I was tracking this beautiful buck… Slipped away.

The Deer Hunter (1978)   A first-time’s-the-charm movie? There’s an undeniable visceral impact to Michael Cimino’s Best Picture Oscar winner, but unlike – say – the subsequent year’s also-Vietnam War Best Picture Oscar nominee Apocalypse Now, it’s somewhat diminished by subsequent viewings. The Deer Hunter’s an often affecting, beautifully photographed mood piece – I think I’m supposed to say “elegiac” – but there’s also a quality whereby it’s simply overly impressed with itself (you might say the same thing about Cimino’s subsequent box-office disaster). The film’s also a strange blend of maturity and pulp, macho and interrogation thereof. If you’ve

I suppose that, thirty years from now, Peter O’Toole and I will still be appearing on talk shows, plugging for our first Oscar.

And the Oscar Should Have Gone to… The 1969 Contenders Ranked   “The greatest decade in the history of the human race and….” Obviously, that statement came from someone stoned mightily out of his gourd, but the shadow cast by the ’60s is nevertheless a very long one. And however much it was by design (Tavistock, CIA, NASA bringing up the rear, whomsoever) or happenstance, it came to a very pronounced, curtailed fizzle in its last year, not least thanks to some prolific, Hollywood-shaking murders. Whether these were legit either – meaning happened, as reported, or happened, owing to MKUltra

Colonel, do you suppose we could have a cup of tea?

The Bridge on the River Kwai (1957)   It goes without saying that The Bridge on the River Kwai is a masterpiece, one of two David Lean pictures no one, but no one, is going to bad mouth. Except that there are a few dissenting voices, and a few dissenting voices that have problems with the ending, and with what, it seems, the picture is trying to say. I’ve always thought The Bridge on the River Kwai quite remarkable, and like the best of the director when working on an epic canvas, a wholly immersive experience that impresses anew each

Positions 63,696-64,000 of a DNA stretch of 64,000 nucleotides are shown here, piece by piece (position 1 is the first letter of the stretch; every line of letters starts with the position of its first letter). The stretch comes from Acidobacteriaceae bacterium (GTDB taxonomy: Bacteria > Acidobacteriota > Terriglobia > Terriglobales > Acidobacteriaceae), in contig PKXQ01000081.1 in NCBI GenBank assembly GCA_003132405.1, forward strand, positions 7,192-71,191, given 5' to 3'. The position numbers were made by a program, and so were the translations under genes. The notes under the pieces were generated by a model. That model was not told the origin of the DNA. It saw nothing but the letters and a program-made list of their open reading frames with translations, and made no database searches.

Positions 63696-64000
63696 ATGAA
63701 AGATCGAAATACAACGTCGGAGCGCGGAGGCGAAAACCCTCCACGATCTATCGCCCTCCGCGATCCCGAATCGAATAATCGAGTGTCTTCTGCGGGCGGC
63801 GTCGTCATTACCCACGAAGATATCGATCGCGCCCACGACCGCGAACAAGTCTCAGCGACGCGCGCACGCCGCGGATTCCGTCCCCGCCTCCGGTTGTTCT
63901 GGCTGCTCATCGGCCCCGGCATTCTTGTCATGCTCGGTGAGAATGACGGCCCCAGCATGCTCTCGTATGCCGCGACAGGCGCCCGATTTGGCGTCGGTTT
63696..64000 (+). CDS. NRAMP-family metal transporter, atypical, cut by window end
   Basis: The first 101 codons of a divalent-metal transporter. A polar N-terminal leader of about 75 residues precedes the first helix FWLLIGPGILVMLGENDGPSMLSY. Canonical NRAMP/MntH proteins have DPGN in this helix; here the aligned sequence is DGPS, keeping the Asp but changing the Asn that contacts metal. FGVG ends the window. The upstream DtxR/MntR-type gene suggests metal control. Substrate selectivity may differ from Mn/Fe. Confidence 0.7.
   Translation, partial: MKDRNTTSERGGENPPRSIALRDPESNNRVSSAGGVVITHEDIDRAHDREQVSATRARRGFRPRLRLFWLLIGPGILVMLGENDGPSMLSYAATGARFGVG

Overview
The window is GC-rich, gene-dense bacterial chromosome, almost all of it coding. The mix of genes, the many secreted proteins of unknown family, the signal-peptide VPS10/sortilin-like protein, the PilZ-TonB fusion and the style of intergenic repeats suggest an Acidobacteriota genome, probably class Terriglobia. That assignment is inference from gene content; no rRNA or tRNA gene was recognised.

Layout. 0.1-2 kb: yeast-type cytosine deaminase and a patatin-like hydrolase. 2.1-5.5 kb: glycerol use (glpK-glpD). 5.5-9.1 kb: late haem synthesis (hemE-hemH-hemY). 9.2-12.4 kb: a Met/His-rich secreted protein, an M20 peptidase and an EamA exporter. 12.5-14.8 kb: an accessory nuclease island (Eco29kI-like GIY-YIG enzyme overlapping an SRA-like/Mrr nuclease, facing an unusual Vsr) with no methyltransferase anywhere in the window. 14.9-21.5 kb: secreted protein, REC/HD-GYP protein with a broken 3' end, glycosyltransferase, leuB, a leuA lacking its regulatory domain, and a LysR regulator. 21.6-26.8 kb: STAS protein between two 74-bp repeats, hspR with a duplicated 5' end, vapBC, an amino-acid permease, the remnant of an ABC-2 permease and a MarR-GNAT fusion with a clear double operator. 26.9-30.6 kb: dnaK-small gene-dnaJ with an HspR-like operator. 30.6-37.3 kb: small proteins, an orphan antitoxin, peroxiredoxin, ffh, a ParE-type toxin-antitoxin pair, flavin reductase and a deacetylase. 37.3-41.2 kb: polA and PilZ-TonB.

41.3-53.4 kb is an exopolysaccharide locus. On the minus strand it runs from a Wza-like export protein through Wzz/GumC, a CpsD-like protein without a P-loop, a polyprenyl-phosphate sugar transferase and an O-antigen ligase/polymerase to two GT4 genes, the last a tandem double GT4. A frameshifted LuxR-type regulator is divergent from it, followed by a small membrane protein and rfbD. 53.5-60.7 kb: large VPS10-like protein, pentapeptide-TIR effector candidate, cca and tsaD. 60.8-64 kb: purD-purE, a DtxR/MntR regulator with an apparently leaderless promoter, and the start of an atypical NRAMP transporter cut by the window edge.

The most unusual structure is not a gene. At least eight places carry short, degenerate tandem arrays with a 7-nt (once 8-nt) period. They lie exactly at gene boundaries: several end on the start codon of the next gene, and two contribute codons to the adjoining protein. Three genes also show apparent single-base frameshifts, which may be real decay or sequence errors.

All the religions in the world rolled into one, and we’re gods and goddesses.

All About Eve (1950)   Joseph L Mankiewicz’s Best Picture Oscar winner commonly finds itself in the upper echelons of all-time great lists (it was 37 on the Time Out cinema centennial poll) Such lofty status is richly deserved. Mankiewicz’s directorial career didn’t always strike gold – he would eventually be assailed by the 1963 Cleopatra, before even more eventually recovering with Sleuth – but All About Eve stands resplendently unalloyed on all fronts and every bit as trenchant as ever it was. There’s been some suggestion that, however conniving Anne Baxter is as Eve, she’s no match for the

Cinderella just told Prince Charming to take a flying leap!

You Can’t Take It with You (1938)   Frank Capra won the Best Picture Oscar – and Best Director – for this unfettered, undiluted belly flop into wholemeal sentiment. Unsurprisingly, it’s something of a lumpy ride, to put it mildly. That You Can’t Take It with You plays better than the later winner Going My Way – a treacly Bing Crosby vehicle – is mostly down to a sliver of a dramatic spine and several engaging performances, not least from James Stewart and Jean Arthur. A number of Capra’s films are rightly celebrated as timeless classics, but You Can’t Take